(Note: this piece appeared in abridged form at boston.com on May 27)
It’s summer, which means many people are moving. Doing it yourself is physically tough and can be expensive. Using movers often makes a lot of sense. But how do you make sure you’re using a good one?
We’ve helped thousands of renter find new apartments in cities across the country. Along the way we’ve learned a lot about the moving process. With that in mind, here are our 9 things to know about choosing and working with movers.
NOTE: This post does not provide and is not intended to provide legal advice and it may not be used as such. We’re just trying to help!
(1) Look at publicly-available information. All interstate movers are required to be both licensed and registered with the US Department of Transportation’s Federal Motor Carrier Safety Administration. That site will also have complaint reports for registered movers. If you don’t find your mover on that site, investigate. If the mover only does intrastate moves, it may not appear on the FMCSA website but it almost certainly will be regulated at the state level. Either way, confirm that the mover is licensed and registered somewhere.
Check out MovingScam.com and the DOT website. They’ll have good info on identifying scams and helpful suggestions for working with movers. Also, check with your local Better Business Bureau. If complaints appear, move on.
(2) Get an estimate. You need an estimate based on a walk-through. If the mover refuses to do so, or insists that you sign a contract (or make a deposit) before doing so, find someone else.
Why does this matter? Lots of reasons, but here’s an important one: interstate movers cannot require you to pay more than 110 percent of the price given in a non-binding estimate in order to get your property from them. This is called the 110 Percent Rule, and it prevents movers from holding your property for ransom. (Most states have a similar rule for intrastate movers). Expenses you incur over 110 percent of the non-binding estimate usually must be paid within 30 days. Note that there’s an exception from the federal 110 Percent Rule for services incurred after the estimate is signed.
(3) Pay attention to insurance. Check first that your mover is insured. Don’t work with one that isn’t. Second, federal law requires interstate movers to offer liability coverage for damage to your property. The baseline coverage for interstate movers is 60 cents per pound per item regardless of the value of the item. (This may be less for intrastate moves – for example, it’s 30 cents per pound in New York City.) The mover has to offer this at no cost. Movers must also offer additional coverage for a fee; this should protect you better, but make sure you understand its terms. Think before declining additional coverage – 60 cents per pound may not be enough to make you whole if something unexpected happens.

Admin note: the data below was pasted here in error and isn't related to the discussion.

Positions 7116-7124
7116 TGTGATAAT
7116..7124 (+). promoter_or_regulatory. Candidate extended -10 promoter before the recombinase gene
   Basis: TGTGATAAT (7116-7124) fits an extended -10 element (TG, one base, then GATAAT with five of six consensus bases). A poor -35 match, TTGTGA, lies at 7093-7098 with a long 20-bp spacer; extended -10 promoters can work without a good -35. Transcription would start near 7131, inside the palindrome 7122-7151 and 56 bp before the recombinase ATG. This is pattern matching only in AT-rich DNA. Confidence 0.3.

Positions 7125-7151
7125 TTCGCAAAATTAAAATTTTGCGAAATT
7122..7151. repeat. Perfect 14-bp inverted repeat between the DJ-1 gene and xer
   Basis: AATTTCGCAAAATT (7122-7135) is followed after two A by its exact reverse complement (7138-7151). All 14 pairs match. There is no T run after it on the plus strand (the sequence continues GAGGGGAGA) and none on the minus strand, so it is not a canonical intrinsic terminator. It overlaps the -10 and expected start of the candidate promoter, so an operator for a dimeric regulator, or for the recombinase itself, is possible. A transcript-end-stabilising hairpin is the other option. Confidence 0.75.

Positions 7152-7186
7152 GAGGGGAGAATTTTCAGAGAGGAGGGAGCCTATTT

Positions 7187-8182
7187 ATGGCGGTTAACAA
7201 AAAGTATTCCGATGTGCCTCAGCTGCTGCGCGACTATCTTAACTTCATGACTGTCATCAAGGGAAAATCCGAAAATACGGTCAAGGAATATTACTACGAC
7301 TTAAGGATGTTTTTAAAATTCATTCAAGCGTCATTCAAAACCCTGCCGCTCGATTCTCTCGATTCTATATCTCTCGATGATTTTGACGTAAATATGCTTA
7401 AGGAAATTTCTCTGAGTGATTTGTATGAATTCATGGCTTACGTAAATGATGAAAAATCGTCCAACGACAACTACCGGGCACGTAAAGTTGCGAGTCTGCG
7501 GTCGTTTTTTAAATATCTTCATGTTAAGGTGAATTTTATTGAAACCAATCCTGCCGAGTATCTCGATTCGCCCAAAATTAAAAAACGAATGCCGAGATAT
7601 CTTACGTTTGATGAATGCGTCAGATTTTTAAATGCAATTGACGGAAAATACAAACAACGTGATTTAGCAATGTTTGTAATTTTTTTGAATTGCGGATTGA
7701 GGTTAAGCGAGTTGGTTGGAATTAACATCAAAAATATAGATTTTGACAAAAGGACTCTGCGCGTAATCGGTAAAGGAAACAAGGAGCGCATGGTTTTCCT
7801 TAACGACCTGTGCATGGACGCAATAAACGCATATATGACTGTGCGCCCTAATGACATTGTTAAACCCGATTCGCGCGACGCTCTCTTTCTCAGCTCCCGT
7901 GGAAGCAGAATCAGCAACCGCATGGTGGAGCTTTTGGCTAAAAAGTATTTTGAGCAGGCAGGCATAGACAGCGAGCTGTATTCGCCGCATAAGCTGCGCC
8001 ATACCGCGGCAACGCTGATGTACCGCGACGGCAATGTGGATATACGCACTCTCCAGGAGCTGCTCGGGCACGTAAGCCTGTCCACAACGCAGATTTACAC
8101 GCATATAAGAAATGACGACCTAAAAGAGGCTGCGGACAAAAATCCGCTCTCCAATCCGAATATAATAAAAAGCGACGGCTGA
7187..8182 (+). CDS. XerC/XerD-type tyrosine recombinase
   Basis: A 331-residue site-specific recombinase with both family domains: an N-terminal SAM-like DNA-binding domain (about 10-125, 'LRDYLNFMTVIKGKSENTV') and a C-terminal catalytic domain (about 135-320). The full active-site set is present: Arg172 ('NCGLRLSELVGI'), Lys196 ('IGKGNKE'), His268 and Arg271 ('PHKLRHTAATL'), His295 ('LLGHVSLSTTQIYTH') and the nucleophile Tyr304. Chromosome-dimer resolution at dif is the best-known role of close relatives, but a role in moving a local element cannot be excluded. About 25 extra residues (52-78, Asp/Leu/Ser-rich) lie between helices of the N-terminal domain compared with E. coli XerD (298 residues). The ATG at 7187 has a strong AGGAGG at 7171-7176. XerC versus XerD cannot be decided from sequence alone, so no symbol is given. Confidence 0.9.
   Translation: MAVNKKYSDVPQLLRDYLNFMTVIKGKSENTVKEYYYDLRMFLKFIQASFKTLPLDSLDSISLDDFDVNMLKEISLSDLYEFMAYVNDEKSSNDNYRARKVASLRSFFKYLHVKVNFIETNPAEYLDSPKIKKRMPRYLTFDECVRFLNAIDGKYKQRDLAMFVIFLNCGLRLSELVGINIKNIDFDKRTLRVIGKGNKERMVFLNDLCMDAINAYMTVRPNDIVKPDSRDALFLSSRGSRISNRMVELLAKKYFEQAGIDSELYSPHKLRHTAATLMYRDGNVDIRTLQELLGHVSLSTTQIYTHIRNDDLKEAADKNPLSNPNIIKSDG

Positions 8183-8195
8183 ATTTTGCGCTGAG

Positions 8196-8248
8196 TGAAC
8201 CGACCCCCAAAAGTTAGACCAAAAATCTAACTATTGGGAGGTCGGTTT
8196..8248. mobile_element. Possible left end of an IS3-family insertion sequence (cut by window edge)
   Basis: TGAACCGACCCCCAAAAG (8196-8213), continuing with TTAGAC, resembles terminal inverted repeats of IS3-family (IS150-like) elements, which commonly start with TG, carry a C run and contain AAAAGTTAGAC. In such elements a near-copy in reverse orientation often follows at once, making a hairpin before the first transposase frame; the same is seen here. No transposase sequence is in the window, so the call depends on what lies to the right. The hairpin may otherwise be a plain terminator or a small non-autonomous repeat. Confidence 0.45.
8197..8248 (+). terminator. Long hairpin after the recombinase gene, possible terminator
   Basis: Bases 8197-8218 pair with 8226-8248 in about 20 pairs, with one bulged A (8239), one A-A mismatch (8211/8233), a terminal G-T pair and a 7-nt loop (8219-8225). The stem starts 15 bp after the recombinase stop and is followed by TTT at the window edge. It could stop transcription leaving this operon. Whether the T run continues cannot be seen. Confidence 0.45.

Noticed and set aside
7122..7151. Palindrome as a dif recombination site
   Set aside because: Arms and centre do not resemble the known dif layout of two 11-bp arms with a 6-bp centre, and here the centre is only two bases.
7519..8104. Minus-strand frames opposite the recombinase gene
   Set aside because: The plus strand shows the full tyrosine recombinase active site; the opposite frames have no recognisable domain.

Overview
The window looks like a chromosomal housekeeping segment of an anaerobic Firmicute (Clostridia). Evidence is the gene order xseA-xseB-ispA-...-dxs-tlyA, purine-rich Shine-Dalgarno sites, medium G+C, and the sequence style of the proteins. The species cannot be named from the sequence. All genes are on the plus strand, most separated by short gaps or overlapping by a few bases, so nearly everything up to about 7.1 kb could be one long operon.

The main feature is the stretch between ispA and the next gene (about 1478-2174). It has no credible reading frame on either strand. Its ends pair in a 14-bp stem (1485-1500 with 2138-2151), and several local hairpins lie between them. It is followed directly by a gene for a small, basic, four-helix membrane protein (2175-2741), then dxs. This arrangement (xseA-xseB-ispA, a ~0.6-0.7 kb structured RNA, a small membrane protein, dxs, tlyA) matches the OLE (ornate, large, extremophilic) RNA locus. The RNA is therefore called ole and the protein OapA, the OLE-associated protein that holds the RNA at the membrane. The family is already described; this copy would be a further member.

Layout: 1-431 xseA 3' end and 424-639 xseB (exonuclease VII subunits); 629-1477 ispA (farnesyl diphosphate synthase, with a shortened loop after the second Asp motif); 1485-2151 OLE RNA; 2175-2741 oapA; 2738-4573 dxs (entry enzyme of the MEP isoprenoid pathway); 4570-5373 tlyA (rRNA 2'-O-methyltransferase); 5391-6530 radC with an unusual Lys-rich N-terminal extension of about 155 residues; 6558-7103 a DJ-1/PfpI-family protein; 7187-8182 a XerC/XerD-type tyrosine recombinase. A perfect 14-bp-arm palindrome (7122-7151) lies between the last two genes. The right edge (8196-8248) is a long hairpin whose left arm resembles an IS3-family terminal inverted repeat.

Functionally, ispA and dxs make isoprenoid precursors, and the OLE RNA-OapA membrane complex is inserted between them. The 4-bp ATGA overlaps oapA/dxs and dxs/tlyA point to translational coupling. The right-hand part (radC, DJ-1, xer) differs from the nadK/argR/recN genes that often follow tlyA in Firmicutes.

Also, some apartment buildings will require a certificate of insurance from your mover to cover damage to the building during the move. If you use a mover that can’t or won’t give that certificate you’ll need to deposit security with the building.
(4) Ask questions up front. What is the hourly rate? Is it per-person or for the whole team? If it’s per-person, how many people will be present? What other costs (e.g., fuel, waiting time, packing materials) will you incur, and at what rates? Make sure you know and get multiple quotes.
Consider whether you want to pack yourself or have the movers pack you up. If you can afford it you should have the movers pack; they’ll do a much better and faster job of it than you will.
(5) Look at the paperwork. In particular, look at the bill of lading, which details everything being moved, the origin and destination and the costs. It’s your receipt for the transaction – review it closely (including the fine print) and make sure it’s correct. And keep your copy on file!
Movers are required to provide you a copy of a pamphlet titled “Your Rights and Responsibilities When You Move”. Make sure you get it and read it.
(6) Supervise. Make sure you or someone you trust is there to watch the whole process.
(7) Storage. If you can’t move directly from your old place to your new place, or if some of your stuff won’t fit into your new place, you’ll need somewhere to put it during the transition. Many movers will offer to store your stuff temporarily. Check how much the space will cost, as well as the costs for moving into and out of the storage space. Also confirm that your property is insured while in storage, and check whether there have been any bedbug or vermin reports for that storage space.
When you’re moving out of storage into your new place, check the bill of lading for the move into your new place against the bill of lading for the move out of your old place. Make sure all your things arrive!
(8) Gratuity. It’s nice to tip for good service, but you’re not obligated to do so. Kindnesses like cold drinks on a hot day will go a long way. That said, don’t offer alcoholic beverages. It’s illegal as a matter of federal law for the movers to have alcohol in a commercial vehicle, and many moving companies will fire employees for having alcoholic beverages in the moving truck or van.
(9) What to do if you have a problem. Don’t panic. Try to work it out with your movers first. If you can’t, MoveRescue (800-832-1773) is a good place to start.
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